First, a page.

Agency
National Institute of Health (NIH)
Institute
National Institute on Drug Abuse (NIDA)
Type
Midcareer Investigator Award in Patient-Oriented Research (K24)
Project #
5K24DA016264-04
Application #
7284840
Study Section
Human Development Research Subcommittee (NIDA)
Program Officer
Montoya, Ivan
Project Start
2004-09-28
Project End
2009-07-31
Budget Start
2007-08-01
Budget End
2008-07-31
Support Year
4
Fiscal Year
2007
Total Cost
$180,360
Indirect Cost
Name
Massachusetts General Hospital
Department
Type
DUNS #
073130411
City
Boston
State
MA
Country
United States
Zip Code
02199
Biederman, Joseph; Fitzgerald, Maura; Woodworth, K Yvonne et al. (2018) Does the course of manic symptoms in pediatric bipolar disorder impact the course of conduct disorder? Findings from four prospective datasets. J Affect Disord 238:244-249
Wilens, Timothy E; Carrellas, Nicholas W; Martelon, MaryKate et al. (2017) Neuropsychological functioning in college students who misuse prescription stimulants. Am J Addict 26:379-387
Wilens, Timothy; Zulauf, Courtney; Martelon, MaryKate et al. (2016) Nonmedical Stimulant Use in College Students: Association With Attention-Deficit/Hyperactivity Disorder and Other Disorders. J Clin Psychiatry 77:940-7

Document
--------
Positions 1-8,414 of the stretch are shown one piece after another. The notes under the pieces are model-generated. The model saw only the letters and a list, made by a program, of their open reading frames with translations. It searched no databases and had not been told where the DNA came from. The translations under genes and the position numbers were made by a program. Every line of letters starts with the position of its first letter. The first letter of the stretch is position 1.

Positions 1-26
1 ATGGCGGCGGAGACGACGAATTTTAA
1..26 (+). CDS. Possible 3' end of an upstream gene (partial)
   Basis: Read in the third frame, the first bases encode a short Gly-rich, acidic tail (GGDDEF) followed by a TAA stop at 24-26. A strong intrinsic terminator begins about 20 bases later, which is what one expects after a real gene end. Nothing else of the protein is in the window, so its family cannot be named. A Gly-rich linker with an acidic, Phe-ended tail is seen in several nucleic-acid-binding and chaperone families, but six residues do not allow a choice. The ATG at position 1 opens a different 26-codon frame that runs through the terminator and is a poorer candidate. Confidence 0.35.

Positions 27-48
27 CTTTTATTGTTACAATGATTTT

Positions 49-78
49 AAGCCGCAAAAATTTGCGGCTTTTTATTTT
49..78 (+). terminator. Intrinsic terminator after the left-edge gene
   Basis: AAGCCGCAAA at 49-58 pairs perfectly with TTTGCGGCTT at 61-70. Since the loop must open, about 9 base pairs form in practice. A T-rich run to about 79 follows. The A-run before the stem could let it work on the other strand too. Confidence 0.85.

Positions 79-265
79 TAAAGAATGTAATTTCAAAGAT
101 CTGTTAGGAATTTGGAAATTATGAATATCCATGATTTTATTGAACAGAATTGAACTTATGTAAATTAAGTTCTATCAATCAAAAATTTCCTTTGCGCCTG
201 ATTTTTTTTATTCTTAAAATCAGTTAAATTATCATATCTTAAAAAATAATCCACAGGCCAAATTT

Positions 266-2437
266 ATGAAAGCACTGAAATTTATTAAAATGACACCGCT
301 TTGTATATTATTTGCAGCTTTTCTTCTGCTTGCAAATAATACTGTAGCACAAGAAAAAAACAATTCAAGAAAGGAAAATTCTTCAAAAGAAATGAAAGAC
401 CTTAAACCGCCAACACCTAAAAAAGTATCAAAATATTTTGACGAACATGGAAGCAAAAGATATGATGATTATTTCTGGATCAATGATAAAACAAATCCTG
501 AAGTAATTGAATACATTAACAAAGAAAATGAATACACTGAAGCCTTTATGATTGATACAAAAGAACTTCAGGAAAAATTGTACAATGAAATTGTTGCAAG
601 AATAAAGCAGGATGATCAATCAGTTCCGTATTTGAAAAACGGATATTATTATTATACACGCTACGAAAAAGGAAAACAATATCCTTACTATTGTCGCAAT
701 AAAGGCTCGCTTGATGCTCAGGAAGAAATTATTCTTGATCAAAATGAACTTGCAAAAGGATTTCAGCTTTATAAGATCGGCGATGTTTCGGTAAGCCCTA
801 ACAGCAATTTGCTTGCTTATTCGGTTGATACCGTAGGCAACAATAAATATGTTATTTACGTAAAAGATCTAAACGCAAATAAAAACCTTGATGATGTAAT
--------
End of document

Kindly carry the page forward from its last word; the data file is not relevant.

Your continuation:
Pedrelli, Paola; Nyer, Maren; Yeung, Albert et al. (2015) College Students: Mental Health Problems and Treatment Considerations. Acad Psychiatry 39:503-11
Wilens, Timothy E; Rosenbaum, Jerrold F (2013) Transitional aged youth: a new frontier in child and adolescent psychiatry. J Am Acad Child Adolesc Psychiatry 52:887-90
Wilens, Timothy E; Martelon, MaryKate; Anderson, Jesse P et al. (2013) Difficulties in emotional regulation and substance use disorders: a controlled family study of bipolar adolescents. Drug Alcohol Depend 132:114-21
Wilens, Timothy E; Morrison, Nicholas R (2012) Substance-use disorders in adolescents and adults with ADHD: focus on treatment. Neuropsychiatry (London) 2:301-312
Martelon, Marykate; Wilens, Timothy E; Anderson, Jesse P et al. (2012) Are obstetrical, perinatal, and infantile difficulties associated with pediatric bipolar disorder? Bipolar Disord 14:507-14
Wilens, Timothy E; Morrison, Nicholas R; Prince, Jefferson (2011) An update on the pharmacotherapy of attention-deficit/hyperactivity disorder in adults. Expert Rev Neurother 11:1443-65
Wilens, Timothy E; Martelon, MaryKate; Fried, Ronna et al. (2011) Do executive function deficits predict later substance use disorders among adolescents and young adults? J Am Acad Child Adolesc Psychiatry 50:141-9